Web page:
The Maltz Jupiter Theatre presents Ain't Misbehavin', the Fats Waller musical show. A cast of five members and a seven-piece band share in this high energy tribute to the music of Fats Waller, and the time in which he rose to fame. The setting is a 1930s Harlem nightclub during the golden age of The Cotton Club, and in the words of the talented Mr. Waller: "This Joint Is Jumpin'."
Born in Harlem in 1904, Thomas "Fats" Waller began playing piano at age six. He later learned and played organ at the church at which his father was a lay minister and his mother the church organist. In his teens he delivered bootleg liquor to pay for his music studies. When his mother died, he was able to support himself playing for rent parties and vaudeville acts, accompanying silent movies, and recording rolls for player pianos. His eager appetite resulted in a weight well over 300 pounds, and he became known as Fats Waller.
Fats began recording in 1922. He perfected the stride piano with his recording of "Handful of Keys" in 1929. He then developed his own style, pioneering the use of the pipe organ and Hammond organ in jazz. He wrote dozens of songs, pitching them to assorted companies for small sums of money, then went on to tour in nightclubs and perform on the radio and in films such as Stormy Weather. His fast lifestyle contributed to financial problems for which he spent occasional jail time. His love of food and alcohol contributed to his untimely death at the age of 39. Waller's funeral was attended by over 4,000 mourners, to which the minister in attendance remarked, "Fats always did play to packed houses."
Ain't Misbehavin' is the result of the collaboration of Murray Horwitz, now the director and COO of American Film Institute’s Silver Theatre, and Richard Maltby, Jr., lyricist for such musicals as Miss Saigon and Closer Than Ever. Maltby also contributed lyrics to Waller's "Handful of Keys" for Ain't Misbehavin'. The idea for the show was born in 1972 from the two young men's love of Waller's music. In 1978, Ain't Misbehavin' was originally produced Off-Broadway by the Manhattan Theatre Club. Later that year it moved to Broadway's Longacre Theatre where it ran for 1604 performances and launched the career of the late Nell Carter. A 1988 revival ran for another 26 weeks.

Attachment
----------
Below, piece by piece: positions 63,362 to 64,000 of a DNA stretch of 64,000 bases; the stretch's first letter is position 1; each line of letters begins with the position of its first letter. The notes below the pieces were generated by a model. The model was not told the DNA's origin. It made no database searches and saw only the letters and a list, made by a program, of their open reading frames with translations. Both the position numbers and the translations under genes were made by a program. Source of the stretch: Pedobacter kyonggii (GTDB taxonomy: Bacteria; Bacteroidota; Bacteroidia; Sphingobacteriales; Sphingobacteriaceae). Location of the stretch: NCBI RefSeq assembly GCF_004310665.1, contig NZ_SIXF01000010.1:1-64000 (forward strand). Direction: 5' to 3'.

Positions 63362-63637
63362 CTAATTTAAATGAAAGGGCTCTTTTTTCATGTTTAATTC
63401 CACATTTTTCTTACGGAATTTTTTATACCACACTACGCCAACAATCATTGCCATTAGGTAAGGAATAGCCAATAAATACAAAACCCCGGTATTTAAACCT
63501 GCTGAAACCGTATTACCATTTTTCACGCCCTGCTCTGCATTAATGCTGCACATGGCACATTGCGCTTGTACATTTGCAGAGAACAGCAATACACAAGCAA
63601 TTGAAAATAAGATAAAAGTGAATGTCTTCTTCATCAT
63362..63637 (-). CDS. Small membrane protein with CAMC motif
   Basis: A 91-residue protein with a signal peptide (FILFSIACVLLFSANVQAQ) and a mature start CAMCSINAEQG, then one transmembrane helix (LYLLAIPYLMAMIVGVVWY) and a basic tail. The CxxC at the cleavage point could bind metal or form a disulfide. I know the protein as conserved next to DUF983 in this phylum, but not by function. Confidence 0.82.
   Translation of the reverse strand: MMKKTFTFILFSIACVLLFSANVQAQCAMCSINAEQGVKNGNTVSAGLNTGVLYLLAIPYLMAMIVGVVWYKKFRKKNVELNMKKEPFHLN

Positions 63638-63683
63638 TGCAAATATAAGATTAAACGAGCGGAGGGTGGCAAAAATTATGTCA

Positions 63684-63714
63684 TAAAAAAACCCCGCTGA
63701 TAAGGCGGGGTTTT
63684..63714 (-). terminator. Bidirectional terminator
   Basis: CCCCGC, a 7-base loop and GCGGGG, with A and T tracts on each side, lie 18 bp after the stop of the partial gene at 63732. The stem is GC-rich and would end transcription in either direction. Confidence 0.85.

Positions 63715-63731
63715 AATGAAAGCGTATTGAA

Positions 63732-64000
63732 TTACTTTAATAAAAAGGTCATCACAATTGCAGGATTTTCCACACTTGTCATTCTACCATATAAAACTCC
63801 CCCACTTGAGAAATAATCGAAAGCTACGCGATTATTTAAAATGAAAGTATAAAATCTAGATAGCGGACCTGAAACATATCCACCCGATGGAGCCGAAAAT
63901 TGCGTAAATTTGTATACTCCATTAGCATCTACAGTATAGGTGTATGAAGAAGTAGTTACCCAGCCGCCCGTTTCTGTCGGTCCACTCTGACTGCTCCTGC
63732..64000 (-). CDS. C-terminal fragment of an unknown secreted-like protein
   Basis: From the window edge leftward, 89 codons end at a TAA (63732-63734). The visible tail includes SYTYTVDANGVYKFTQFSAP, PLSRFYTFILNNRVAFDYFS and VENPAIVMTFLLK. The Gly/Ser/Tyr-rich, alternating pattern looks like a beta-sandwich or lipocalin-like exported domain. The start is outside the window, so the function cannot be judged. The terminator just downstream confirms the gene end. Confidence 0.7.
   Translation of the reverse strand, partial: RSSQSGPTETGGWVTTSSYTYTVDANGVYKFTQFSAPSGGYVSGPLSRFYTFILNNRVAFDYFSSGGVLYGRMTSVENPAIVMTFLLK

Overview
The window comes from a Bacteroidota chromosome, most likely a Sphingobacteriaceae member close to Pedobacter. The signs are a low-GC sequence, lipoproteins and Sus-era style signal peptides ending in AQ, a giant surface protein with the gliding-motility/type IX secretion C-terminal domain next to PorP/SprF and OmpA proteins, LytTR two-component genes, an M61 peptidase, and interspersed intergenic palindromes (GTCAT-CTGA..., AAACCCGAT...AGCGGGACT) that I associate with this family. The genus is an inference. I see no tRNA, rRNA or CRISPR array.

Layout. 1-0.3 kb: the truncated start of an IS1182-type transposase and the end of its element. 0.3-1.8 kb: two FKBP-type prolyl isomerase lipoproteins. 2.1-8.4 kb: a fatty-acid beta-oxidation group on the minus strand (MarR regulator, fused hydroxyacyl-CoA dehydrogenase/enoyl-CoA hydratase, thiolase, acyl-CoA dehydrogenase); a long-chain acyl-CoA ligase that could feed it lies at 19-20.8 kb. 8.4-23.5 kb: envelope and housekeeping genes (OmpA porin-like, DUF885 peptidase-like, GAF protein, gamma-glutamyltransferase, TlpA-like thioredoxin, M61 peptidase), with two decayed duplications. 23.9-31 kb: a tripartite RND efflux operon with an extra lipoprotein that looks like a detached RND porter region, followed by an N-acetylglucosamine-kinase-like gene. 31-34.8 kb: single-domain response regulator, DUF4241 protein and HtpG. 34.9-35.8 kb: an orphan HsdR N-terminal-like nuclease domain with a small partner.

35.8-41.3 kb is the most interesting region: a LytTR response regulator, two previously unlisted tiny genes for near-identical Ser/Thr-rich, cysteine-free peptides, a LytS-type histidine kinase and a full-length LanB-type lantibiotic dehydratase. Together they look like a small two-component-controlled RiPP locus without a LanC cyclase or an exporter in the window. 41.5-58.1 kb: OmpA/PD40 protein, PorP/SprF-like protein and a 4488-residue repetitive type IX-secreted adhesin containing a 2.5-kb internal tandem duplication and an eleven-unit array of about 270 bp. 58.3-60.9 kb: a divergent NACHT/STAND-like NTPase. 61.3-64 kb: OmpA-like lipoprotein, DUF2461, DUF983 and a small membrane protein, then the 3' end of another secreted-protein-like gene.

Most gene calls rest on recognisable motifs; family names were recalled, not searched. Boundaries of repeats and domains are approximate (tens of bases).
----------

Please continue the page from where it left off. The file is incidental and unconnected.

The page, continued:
The title of the show is a tongue-in-cheek reference to the characters in the nightclub who are very much seeking to misbehave as much as they may protest it in song. The show has only a smattering of banter and clever asides, as the characters and script are defined by the content of the songs combined with their physical delivery. The first act has more group numbers and duets; in the second act we see the performers shine as soloists.
This production features lovely costuming and set design. Though the choreography is pleasing, some numbers feature less active staging than expected. A propelled onstage upright piano presents unnecessary problems. That it is not tuned and microphoned clearly enough is shiningly ironic in the number "Handful Of Keys." The motorized movement of the piano along with the soloist is awkward in "Squeeze Me," as the piano's sideways downstage center resting position completely blocks the featured singer from the right side of the audience for 80% of the song.
Angela Karol Grovey seems to have the best handle on the right feel for this show. She is sassy and sexy in numbers such as "Cash For Your Trash", and then tender in a wonderful version of "I've Got A Feeling." Rodney Hicks has an enjoyable presence and energy in the show, particularly in "The Viper's Drag". However, a sweaty and shirtless Mr Hicks indulged in a moment with a female audience member fraught with sexual tension that became a tiny bit uncomfortably in its appropriateness. Though the three women work well off of one another, the two men seem to have little chemistry together.
The thrill of Ain't Misbehavin' should be that it revels in the near gritty texture of the music and dance style of this era. While the ensemble of this cast sings the entire show with great clarity and blend, some phrases are sung and spoken so properly that they lack the ethnic feel with which they were written. As is mentioned in the song "Lounging at the Waldorf," during this musical time period there was music played uptown written by men like Fats, and music played downtown. Director Kent Gash seems to have diluted rather than embraced some of the flavor of this production. Despite that, this production filled with character songs, honky tonk numbers, torch songs and dance numbers, is an audience pleaser.
Ain't Misbehavin' runs November 28 through December 10th at the Maltz Jupiter Theatre. The theatre is located at 1001 Indiantown Rd and A1A in Jupiter, FL. Show times are Tuesday through Friday at 7:30 PM, Saturday 8 PM, and Wednesday, Saturday and Sunday matinee at 2 PM. Tickets can be purchased at the Maltz Jupiter Theatre Box Office, on line at www.jupitertheatre.org, or by phone at 561/575-3332 or 800/445-1666. The Maltz Jupiter Theatre is a 550-seat, nonprofit community-based Equity regional theatre belonging to the League of Resident Theatres.
Angela Karol Grovey*
Crew * Designates member of Actor's Equity Association, the Union of
Professional Actors and Stage managers in the United States.
* Designates member of Actor's Equity Association, the Union of Professional Actors and Stage managers in the United States.